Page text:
‘How do we prepare our children for the future?’, they keep asking. Grand conferences, small round tables and research seminars acknowledge that the pace of change has overwhelmed us and we no longer can survive the future if our next generations only learn what we know and do. Implicit in this is the acknowledgement that we no longer have the capacity to teach them, nor therefore, the moral authority to design their learning pathways. Then does it also not follow that we cannot, in all honesty, prepare them for a future we cannot recognise.
So, the simple answer is, we don’t.
We don’t seek to prepare them for the future. That does not mean that we abandon them, or leave them to their own devices. There is still much value in the basics that will help them deal with their lives and livelihoods. Reading, mathematics, basic science, money management and more. But the question upgrades itself to – how much of each, and to what end. We have reached the statute of limitations on much in education. For example, is there any value in preparing for the traditional professions of a doctor, a lawyer or a consultant – if an AI engine can deliver better results, faster and more reliably than humans, and not even need a day off.
But if we don’t prepare them for a future that we don’t know (note the circular argument), then will they not be as lost as we are about to be soon? What is our role as the elder generation now? How do we ensure that our children and future generations of humans survive the singularity? Or do we give in, and allow the end of Homo Sapiens, as we know it?
We could just give up – but we must not.
There are two ways that we could approach this question.
One, we watch the trajectory of our own overwhelm, our own sense of losing control and try to fill the gaps we find, as we skid along. That’s what we have been doing in the quest for 21st Century skills. Let’s figure out what will work as each of the planks that built the ship we sail on is removed one by one – and replaced with another – or not. This approach seeks to deal with the metaphorical rocky ship, in troubled waters, where everything that we depended upon is coming lose. The skills we need for this is the stuff of crisis management – and the 7C formulaic skill-set is redolent of such scenarios. Communication, Critical thinking for problem solving, Co-operation, Compromise, Creativity, Curiosity, Care, and Cultural understanding. Given the current privacy and gender debates, I’d add – Consent. We work and re-work these skill sets, and try to build them into the curricula, hoping they will prepare the children for the unknown. And they just might. These are all good foundations for any age, not just a future one. Hark back and imagine any time in history- who would not want a reliable risk taker by their side, especially one who is competent and cares.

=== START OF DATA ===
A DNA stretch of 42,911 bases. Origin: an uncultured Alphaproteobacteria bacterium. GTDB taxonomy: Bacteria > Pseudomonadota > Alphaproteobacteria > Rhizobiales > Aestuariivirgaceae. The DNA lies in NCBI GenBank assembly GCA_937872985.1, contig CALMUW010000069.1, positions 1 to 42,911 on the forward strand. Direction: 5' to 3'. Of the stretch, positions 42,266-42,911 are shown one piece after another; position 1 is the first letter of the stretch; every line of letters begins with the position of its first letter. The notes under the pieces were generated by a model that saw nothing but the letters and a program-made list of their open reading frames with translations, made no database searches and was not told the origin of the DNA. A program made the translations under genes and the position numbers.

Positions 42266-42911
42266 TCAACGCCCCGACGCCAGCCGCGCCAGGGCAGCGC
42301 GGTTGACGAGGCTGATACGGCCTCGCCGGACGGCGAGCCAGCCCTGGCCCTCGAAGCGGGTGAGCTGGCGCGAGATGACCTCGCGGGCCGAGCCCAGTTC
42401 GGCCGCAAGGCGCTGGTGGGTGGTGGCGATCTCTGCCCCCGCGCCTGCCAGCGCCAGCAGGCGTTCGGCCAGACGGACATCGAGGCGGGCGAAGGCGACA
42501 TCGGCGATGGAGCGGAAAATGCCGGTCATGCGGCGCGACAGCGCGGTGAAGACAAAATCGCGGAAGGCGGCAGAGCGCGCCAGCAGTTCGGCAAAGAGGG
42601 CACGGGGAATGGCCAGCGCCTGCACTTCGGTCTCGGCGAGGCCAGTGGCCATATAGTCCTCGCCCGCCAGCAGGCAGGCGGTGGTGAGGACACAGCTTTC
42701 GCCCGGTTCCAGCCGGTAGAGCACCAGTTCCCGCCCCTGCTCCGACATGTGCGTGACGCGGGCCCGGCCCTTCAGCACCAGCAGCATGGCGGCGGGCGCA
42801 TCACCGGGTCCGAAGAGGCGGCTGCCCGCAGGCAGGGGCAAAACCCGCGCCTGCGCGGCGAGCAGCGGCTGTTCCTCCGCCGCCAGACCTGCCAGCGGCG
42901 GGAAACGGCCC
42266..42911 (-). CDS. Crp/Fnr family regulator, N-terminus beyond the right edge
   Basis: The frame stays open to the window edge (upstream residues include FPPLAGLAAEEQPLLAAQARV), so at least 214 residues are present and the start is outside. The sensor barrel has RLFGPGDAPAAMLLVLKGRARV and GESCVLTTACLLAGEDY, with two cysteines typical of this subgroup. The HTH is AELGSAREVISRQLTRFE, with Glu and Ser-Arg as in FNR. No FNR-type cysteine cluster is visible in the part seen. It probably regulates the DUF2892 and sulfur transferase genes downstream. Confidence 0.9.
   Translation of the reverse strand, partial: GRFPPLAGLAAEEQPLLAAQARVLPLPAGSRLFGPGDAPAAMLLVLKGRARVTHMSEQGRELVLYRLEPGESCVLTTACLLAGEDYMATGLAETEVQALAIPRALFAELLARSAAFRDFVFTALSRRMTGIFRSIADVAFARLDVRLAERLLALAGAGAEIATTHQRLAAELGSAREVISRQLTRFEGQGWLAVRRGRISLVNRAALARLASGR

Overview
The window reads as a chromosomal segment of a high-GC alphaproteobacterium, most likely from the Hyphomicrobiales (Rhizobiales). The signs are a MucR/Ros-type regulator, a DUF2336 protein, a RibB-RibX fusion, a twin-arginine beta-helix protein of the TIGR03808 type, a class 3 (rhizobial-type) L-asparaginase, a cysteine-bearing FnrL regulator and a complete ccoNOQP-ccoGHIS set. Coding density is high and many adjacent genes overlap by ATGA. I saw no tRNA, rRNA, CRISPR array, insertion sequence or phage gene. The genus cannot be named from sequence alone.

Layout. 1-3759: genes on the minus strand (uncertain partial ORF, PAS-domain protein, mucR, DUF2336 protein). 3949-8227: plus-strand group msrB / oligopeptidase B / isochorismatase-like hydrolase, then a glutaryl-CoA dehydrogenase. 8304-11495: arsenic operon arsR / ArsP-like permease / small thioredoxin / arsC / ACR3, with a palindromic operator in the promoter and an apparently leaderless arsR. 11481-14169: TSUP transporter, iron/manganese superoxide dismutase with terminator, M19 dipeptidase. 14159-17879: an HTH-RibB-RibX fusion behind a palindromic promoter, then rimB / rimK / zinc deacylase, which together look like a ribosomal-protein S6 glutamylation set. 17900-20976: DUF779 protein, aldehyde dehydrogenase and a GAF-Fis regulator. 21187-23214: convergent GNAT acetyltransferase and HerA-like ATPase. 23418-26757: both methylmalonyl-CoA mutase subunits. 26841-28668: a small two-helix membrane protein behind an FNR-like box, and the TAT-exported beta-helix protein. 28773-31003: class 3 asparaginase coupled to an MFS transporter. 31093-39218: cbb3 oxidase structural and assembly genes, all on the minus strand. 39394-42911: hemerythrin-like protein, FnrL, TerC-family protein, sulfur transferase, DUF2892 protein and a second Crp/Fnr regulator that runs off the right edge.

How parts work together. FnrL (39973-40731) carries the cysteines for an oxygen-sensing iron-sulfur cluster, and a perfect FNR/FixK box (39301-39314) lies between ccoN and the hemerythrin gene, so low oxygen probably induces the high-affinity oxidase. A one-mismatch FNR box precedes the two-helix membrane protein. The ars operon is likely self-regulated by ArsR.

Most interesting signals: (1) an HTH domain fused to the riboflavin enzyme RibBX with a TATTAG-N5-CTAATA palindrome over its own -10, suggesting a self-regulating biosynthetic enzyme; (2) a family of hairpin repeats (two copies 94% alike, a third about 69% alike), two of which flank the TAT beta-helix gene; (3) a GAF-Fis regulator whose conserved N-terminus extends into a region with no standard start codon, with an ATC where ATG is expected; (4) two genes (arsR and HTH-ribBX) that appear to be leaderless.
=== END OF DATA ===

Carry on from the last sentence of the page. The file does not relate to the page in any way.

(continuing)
This is not preparing for the unknown future. This is a consolidation of what we have known to aid survival in the past. And for that, it has value, but we must not delude ourselves into believing that we have thought and solved for what is ahead. We find ourselves unable to envision this future, and its contours, indeed, even its value sets. We do see the evolution of current technology, and its applications, sure, but that takes us only a few decades ahead. Our failure is a failure of Imagination, and that itself is a core ability that will help solve this conundrum. To plan for the future, we must be able to envision it, and to do that, we must be able to imagine the possibilities. To Imagine, we must unshackle ourselves from the limiting paradigms of the past – such as survivalism. Or skilling.
The second approach is to pre-actively build the future.
To imagine, design and create a world that works for us, both collectively and individually.
We already do that in dribs and drabs, and give it different names. Sometimes we call our patchy efforts a ‘Sustainability goal’, sometimes we acknowledge that our current ways have seeded destruction on Earth and beyond. Our vision of the future, our understanding of what it entails for lives and our abilities to create systems and structures are limited. As we stand today, our actions as a people are in no way coherent. At best they are a response to impulses and intuitions about the future. This is our moment of acknowledging our (current) inability to imagine and design a better world than the one we have inherited. But as we approach an acknowledgement that the socio-economic systems need a recalibration of its goals, that transactions between humans need empathy and trust, that our science must have an appreciation of ethics and values, we find ourselves at a point in time where we see the glimmerings of what we can create.